Of course, you could, potentially, do the unthinkable and actually talk to a child. Or give the book to a child of that age group … I’m fairly sure that as a beta reader they would do a good job. It didn’t do Tolkein any harm.

2. The dictatorship

Some will tell you quite simply – Adverb. Remove it.

Now we all know that the humble adverb has come in for a lot of flak. But if it is good enough for J.K Rowling then I don’t feel we should be too worried by allowing the odd one or two to creep in. In fact, I’m not entirely sure we should worry about them at all, as long as they are well used, well-chosen and serve a definite purpose.

But – Adverb. Remove it?

Grrrr… (should that have three Rs?).

Instead, look at the adverb. Does it actually add anything? Is there a more effective way of saying it? Have you used the odd one, or shaken the pepperpot on the page?

3. The guillotine

Sentences the programme considers too long will be highlighted in virulent colour. As will phrases it considers to be too complex. So, too, will any example of passive voice. Or words of more than one syllable. Or poetry.

You can accept the dictates of the machine and let it hack away at your prose. Alternatively, you can check punctuation. Read the phrase aloud… if it still makes perfect sense and says what you want it to say, leave it alone.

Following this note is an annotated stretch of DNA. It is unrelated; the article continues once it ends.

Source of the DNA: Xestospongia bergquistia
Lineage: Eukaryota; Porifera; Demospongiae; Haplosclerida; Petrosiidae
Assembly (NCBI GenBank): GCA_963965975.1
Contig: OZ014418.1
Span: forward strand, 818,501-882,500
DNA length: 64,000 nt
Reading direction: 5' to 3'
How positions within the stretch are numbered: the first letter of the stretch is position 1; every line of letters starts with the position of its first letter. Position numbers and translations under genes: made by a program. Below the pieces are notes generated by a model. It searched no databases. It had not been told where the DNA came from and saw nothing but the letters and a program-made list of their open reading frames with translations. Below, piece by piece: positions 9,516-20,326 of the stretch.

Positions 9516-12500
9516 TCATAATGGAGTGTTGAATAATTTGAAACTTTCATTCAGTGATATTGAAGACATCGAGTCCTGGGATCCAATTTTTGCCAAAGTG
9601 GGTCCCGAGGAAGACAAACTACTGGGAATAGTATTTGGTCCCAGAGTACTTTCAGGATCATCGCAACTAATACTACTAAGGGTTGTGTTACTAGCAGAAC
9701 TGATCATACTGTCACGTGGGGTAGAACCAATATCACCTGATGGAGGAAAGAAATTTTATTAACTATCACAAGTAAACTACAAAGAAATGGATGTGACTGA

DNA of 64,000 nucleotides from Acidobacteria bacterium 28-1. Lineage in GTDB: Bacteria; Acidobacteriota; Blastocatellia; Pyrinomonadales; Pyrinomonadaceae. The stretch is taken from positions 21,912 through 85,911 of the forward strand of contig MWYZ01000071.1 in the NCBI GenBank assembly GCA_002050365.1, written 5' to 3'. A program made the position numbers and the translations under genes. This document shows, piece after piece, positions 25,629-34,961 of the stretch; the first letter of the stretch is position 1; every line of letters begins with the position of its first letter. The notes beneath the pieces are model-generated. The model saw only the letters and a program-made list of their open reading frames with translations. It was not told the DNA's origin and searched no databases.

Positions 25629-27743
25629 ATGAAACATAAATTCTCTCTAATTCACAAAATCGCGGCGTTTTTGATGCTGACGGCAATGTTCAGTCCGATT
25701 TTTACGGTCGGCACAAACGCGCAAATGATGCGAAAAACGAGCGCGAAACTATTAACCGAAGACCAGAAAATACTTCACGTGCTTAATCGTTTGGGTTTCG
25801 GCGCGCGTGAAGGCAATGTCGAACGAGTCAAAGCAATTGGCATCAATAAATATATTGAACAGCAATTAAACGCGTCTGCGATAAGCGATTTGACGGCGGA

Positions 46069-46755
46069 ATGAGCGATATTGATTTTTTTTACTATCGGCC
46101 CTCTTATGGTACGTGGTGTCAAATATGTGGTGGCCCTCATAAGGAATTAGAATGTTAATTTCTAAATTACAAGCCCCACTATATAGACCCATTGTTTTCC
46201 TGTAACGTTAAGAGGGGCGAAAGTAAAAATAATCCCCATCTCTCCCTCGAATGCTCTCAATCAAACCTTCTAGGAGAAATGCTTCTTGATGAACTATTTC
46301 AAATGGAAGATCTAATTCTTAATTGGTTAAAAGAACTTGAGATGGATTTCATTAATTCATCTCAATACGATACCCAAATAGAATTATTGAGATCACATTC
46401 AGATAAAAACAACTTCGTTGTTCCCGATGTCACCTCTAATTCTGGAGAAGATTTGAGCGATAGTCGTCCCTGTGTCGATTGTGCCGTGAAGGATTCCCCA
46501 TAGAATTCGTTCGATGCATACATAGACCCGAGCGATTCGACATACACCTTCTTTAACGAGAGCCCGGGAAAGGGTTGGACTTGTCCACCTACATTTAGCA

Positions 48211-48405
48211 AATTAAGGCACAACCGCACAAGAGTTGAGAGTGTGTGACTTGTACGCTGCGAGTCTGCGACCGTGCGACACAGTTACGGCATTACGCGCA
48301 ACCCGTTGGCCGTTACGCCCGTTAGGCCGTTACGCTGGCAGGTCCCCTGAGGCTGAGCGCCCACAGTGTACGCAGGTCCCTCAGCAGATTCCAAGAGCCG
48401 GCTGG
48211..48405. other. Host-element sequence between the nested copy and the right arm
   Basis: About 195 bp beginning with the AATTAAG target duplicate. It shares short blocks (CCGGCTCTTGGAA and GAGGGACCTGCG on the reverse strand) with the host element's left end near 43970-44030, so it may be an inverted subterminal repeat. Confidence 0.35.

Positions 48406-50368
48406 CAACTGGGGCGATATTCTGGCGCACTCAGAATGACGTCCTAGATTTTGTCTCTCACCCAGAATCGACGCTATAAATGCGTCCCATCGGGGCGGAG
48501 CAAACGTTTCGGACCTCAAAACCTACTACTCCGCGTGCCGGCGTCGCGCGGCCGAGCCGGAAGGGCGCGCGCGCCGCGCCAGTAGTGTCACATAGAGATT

4. The robot.

These programmes do not recognise humour, lyricism or personality. Nor do they understand the informal use of punctuation, the curtailed phrasing or grammatical quirks of speech. You know… as if a human being, not a literary god, is speaking…

Speech, either reported or when writing in a conversational tone, uses a whole different set of unwritten rules. What would be anathema in a literary masterpiece is perfectly acceptable here… and breaks as many rules as it likes.

If what you have written is what your character wants to say and in character… why change it?

5. The alien.

Not only should our phrases be short, snappy and to the point, but, according to the programmed literary rules, we should, it appears, erase all trace of the rich tapestry of human emotion. No flowing and lyrical descriptions here, if you please!